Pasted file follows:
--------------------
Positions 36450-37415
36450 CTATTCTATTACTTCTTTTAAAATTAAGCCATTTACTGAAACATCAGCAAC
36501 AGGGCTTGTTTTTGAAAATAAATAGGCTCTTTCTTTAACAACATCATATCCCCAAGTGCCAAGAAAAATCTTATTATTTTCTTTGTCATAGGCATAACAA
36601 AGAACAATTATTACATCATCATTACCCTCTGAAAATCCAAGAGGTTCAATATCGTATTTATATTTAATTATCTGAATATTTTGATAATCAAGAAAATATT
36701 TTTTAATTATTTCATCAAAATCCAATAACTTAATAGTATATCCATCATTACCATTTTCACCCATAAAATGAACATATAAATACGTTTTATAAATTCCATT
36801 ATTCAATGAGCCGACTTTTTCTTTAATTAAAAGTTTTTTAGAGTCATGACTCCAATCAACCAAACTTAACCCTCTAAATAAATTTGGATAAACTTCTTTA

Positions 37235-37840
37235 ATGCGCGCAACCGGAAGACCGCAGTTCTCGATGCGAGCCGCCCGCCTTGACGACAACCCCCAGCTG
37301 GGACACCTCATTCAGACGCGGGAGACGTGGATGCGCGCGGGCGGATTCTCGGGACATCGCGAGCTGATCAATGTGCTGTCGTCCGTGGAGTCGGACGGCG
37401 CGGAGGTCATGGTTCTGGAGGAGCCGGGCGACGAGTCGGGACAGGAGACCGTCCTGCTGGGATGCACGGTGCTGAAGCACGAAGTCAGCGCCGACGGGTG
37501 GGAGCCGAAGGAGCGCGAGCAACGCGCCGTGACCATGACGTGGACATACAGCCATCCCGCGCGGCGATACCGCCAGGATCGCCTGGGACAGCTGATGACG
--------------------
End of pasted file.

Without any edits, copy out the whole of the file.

Positions 36450-37415
36450 CTATTCTATTACTTCTTTTAAAATTAAGCCATTTACTGAAACATCAGCAAC
36501 AGGGCTTGTTTTTGAAAATAAATAGGCTCTTTCTTTAACAACATCATATCCCCAAGTGCCAAGAAAAATCTTATTATTTTCTTTGTCATAGGCATAACAA
36601 AGAACAATTATTACATCATCATTACCCTCTGAAAATCCAAGAGGTTCAATATCGTATTTATATTTAATTATCTGAATATTTTGATAATCAAGAAAATATT
36701 TTTTAATTATTTCATCAAAATCCAATAACTTAATAGTATATCCATCATTACCATTTTCACCCATAAAATGAACATATAAATACGTTTTATAAATTCCATT
36801 ATTCAATGAGCCGACTTTTTCTTTAATTAAAAGTTTTTTAGAGTCATGACTCCAATCAACCAAACTTAACCCTCTAAATAAATTTGGATAAACTTCTTTA

Positions 37235-37840
37235 ATGCGCGCAACCGGAAGACCGCAGTTCTCGATGCGAGCCGCCCGCCTTGACGACAACCCCCAGCTG
37301 GGACACCTCATTCAGACGCGGGAGACGTGGATGCGCGCGGGCGGATTCTCGGGACATCGCGAGCTGATCAATGTGCTGTCGTCCGTGGAGTCGGACGGCG
37401 CGGAGGTCATGGTTCTGGAGGAGCCGGGCGACGAGTCGGGACAGGAGACCGTCCTGCTGGGATGCACGGTGCTGAAGCACGAAGTCAGCGCCGACGGGTG
37501 GGAGCCGAAGGAGCGCGAGCAACGCGCCGTGACCATGACGTGGACATACAGCCATCCCGCGCGGCGATACCGCCAGGATCGCCTGGGACAGCTGATGACG